The image below shows how SB1995 and SB3235 have helped to add information to 1978. These are the main years covered by SBDU Ilkeston before the relocation to Nottingham in 1986/87. SB8790 is my first step into the frames made following that move.
The list of frames is getting longer but here is a basic overview of the entire collection…
My TI-Raleigh SBDU Collection
Motor Paced Stayer
Road Low Profile
Track Low Profile
Road Low Profile
"New Team" refers to the new team colours (Panasonic/Weinmann/Pirelli). Some..
An SBDU 531SL Aero frame? SB4944 was an impulse buy from quite some time ago. I saw it listed on Hilary Stone’s site as an SBDU frame built from Reynolds 531 Professional tubing. The serial number and the date that number indicated together with the repaint showed it was actually built from 531SL and a later 531 Professional transfer was added. Since it’s arrival, it has been a bit of a mystery. But last year I was sent an image that finally lifts the lid on SB4944. It tells me exactly what it is.
There are patches of red paint underneath the surface. My initial thought was that it had originally been painted in the TI-Raleigh colours.
SB4944 531SL SBDU Ilkeston TI-Raleigh 1982 Frame
So the plan, if there ever was one, was to return it to the TI colours. Other features of this frame were weird, like the top mount gear lever boss that fed the gear cables across the top of the BB shell – that was different and I did have a thought that it was a later modification. But it gave me one of the first ideas I had with this frame, and that was to fit Shimano AX components.
The shape of the lever boss stopped that though. The frame came with Suntour Symmetric levers which require a different shape boss to the AX levers I had, so rather than think of a way of dealing with the shape of the boss or removing it completely, I shelved the frame for a while to ponder.
The frame has been hanging in the workshop and while it was hanging there, I’d seen more and more 531SL SBDU frames, but the odd thing was that they appeared to be in a cluster! My collection has SB4933, SB4944, SB5084 and SB5464. It was that range spanning only 500’ish SB numbers and nothing earlier that made me look further. 531SL has been around just as long as Reynolds 753, so that goes back to 1975. But my own collection of them starts at late 1981. So I delved into my amazing archive of SB frames to see if there was a trend I could spot.
The archives were interesting. I’ve used these archives before to look at the more ‘rare‘ SBDU frame tubing types. I wrote about putting context to that over used term and it was 531SL that came out top of the list as the most rare type of tubing used by the SBDU. I came to the conclusion that as 531SL came out at the same time as 753, most riders must have preferred either the lightweight and strength offered by 753, or the stiffness and reliability of good old 531. 531SL was as thin and light as 753 but didn’t have the strength from the heat treatment. It was just very thin 531 tubing which really had a limited use. Maybe a light rider on good roads could use it but it probably wasn’t a popular choice.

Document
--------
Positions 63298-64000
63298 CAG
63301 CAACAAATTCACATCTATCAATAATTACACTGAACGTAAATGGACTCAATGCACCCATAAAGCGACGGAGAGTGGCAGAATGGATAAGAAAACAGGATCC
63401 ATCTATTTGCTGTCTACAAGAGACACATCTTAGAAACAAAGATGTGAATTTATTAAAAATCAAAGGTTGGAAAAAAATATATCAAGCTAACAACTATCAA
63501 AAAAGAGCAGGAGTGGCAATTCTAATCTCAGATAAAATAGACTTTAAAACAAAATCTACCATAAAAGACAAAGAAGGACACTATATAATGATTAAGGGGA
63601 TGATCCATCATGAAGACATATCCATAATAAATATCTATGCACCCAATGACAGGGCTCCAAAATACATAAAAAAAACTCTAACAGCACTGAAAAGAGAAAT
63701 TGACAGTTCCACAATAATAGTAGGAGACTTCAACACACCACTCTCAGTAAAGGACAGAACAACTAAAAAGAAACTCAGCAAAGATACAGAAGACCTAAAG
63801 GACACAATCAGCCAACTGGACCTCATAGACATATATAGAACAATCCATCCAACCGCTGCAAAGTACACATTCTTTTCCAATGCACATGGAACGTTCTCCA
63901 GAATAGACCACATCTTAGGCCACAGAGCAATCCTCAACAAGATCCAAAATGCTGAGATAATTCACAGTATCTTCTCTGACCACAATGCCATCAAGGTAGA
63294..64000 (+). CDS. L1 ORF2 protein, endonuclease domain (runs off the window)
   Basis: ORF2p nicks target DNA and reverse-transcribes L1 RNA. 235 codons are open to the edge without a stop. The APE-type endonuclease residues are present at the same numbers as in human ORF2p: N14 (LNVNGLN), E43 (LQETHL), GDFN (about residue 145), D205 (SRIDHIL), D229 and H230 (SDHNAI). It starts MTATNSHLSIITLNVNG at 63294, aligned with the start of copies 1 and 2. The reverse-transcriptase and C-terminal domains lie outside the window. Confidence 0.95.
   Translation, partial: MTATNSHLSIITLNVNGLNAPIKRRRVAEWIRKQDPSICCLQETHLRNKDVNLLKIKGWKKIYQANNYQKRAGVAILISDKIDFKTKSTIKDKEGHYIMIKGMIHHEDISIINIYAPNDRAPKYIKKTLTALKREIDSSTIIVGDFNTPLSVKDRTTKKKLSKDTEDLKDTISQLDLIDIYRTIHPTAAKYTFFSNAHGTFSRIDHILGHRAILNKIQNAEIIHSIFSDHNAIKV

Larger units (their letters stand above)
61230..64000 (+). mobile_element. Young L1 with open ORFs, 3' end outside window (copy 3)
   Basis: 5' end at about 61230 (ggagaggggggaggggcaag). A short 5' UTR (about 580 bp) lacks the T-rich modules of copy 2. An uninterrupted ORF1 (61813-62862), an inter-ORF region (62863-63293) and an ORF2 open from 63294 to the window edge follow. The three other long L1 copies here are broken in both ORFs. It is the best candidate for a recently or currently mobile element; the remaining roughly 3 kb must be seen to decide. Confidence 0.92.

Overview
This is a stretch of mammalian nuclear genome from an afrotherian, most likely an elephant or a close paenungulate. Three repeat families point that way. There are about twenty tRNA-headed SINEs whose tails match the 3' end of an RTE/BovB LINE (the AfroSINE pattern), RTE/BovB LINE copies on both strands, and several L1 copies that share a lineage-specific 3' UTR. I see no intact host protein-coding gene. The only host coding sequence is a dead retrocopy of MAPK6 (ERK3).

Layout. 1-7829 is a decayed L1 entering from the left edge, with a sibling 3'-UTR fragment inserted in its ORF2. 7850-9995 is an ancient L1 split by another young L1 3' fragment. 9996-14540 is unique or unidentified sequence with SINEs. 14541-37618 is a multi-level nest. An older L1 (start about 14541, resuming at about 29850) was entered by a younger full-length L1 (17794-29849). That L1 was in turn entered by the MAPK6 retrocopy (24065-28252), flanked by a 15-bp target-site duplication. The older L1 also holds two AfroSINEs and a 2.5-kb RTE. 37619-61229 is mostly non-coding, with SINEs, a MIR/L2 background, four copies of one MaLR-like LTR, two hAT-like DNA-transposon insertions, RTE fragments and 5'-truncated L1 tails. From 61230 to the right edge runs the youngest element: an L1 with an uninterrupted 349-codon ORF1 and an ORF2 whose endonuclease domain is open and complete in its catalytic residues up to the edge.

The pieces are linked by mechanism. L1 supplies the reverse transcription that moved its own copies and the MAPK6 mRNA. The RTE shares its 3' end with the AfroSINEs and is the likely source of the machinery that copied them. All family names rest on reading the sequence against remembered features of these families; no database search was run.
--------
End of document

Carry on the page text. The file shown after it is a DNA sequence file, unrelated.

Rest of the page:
The archives showed that there was indeed a cluster of 531SL frames. There are one or two that appear earlier on. However, they do seem to peak in a narrow range of SB numbers starting from the SB4800’ish point up to SB5500’ish. About 75% of this small cluster all exhibit the same frame features… a Cinelli BB shell, Cinelli fork crown, top mounted gear lever boss with Suntour levers, 2 sets of bottle bosses and a race number tag.
Some New Information
Then I received an image of a Raleigh 531SL Aero bike. Unfortunately, I can’t credit this person because they sent it via Facebook and now seem to have closed their account. They show in my messages list as “Facebook User”. So sorry whoever it was, I can’t recall who you were, so “Facebook User” receives all the credit.
Everything fell into place with my frame – I was looking at the bike that my frame should be, a 531SL Aero!
My theory with 531SL is that it wasn’t used very much and because its successor was around the corner, the SBDU made a series of specials. They had a set geometry and features and were marketed as an aero bike even though there isn’t a aero tube in sight. The ‘aero’ comes from all the assembled parts.
A quick use of Google Translate gives me the following spec…
The parade horse from the raleigh racing stable
Reynolds 531 Super Lightweight Silver Soldered
Handmade 25mm wire tyres
Super Champion black anodised rims
Sugino Mighty aero series for sprocket and pedals
Aero-Gran-Compe brake set
Suntour Superbe aero derailleurset
Available in team color
Frame heights: 52 to 62 ascending by 2 cm
The specification from that image gives me a ready made build sheet for my bike, and it gives me another build project to plan for. I prefer building bikes that are different to the expected standard of Campagnolo, so I’m looking forward to this one.
A Cautionary Note
It isn’t just this 531SL Aero bike that does it. Any SBDU 531SL frame will be beautifully light and has the potential to confuse people. The SBDU were building their 753 and 531SL frames in Metric diameter tubing. It is that lightness together with a smaller seat pin (smaller than 27.2mm) that can confuse some frame renovators. They incorrectly label some of these 531SL frames as Reynolds 753. The lightness, seat pin size and inclusion of a Cinelli BB can be indicators of a Metric Reynolds 753 SBDU. But in this case, they aren’t!